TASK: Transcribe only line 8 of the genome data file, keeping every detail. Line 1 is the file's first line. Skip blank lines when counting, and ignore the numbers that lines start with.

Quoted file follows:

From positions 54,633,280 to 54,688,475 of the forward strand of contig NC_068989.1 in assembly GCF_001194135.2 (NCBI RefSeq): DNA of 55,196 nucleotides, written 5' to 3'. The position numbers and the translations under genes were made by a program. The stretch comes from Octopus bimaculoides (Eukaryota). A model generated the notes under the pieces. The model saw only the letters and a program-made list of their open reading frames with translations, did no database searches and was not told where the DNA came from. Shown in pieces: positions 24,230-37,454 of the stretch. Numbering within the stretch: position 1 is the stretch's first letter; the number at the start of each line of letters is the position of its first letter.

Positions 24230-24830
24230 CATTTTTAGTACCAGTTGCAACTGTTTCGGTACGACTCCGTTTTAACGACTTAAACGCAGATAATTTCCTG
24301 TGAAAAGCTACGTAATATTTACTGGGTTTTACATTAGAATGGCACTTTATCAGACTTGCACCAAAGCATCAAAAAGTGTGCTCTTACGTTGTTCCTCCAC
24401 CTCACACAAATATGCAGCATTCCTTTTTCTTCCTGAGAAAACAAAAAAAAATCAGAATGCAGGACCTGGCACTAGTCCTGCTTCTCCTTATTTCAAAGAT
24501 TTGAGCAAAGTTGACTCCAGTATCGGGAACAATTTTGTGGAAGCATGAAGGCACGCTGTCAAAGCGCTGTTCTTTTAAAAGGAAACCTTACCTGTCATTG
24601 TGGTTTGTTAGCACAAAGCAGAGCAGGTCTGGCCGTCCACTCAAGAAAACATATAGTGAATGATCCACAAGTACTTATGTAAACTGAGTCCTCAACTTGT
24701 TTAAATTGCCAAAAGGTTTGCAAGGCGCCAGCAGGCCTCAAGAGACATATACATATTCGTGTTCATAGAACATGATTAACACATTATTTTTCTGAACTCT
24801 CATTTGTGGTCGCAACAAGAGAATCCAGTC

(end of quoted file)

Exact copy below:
24701 TTAAATTGCCAAAAGGTTTGCAAGGCGCCAGCAGGCCTCAAGAGACATATACATATTCGTGTTCATAGAACATGATTAACACATTATTTTTCTGAACTCT